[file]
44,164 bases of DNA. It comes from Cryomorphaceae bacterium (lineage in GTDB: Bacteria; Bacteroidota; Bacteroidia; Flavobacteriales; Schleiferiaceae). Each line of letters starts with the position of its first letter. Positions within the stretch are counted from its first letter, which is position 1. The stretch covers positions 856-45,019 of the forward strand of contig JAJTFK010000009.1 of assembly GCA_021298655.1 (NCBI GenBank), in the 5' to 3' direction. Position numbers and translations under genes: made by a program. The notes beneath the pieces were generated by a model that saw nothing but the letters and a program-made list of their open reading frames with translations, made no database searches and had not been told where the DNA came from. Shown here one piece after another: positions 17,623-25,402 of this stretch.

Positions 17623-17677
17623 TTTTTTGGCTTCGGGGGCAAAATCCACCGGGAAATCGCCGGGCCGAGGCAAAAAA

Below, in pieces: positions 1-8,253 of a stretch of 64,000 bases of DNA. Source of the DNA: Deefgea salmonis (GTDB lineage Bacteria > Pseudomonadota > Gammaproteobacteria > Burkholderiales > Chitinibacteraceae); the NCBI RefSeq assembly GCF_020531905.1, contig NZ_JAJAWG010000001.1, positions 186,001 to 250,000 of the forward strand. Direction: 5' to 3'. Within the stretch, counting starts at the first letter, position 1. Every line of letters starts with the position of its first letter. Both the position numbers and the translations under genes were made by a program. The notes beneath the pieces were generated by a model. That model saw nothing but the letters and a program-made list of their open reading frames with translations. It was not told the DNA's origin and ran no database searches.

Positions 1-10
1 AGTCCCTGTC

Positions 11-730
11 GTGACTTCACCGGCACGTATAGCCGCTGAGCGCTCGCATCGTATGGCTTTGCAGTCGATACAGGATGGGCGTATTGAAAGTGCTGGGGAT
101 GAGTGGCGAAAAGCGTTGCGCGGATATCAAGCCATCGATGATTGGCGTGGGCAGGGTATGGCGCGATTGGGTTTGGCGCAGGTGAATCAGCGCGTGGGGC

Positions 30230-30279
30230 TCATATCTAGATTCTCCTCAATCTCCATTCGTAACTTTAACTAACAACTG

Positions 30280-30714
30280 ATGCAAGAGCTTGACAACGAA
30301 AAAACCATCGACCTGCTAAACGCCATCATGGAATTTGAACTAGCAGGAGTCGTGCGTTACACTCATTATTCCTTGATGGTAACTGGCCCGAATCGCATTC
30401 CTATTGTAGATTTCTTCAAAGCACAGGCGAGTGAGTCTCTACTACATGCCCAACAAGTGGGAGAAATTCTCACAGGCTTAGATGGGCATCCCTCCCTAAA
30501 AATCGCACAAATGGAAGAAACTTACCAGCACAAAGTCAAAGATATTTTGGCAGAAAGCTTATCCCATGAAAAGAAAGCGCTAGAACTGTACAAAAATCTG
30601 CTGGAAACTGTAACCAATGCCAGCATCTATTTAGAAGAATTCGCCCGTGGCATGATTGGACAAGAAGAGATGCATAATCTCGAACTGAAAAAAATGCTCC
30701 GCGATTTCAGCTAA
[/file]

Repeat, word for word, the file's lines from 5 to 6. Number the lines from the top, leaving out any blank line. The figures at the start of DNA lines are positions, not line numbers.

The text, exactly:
Positions 1-10
1 AGTCCCTGTC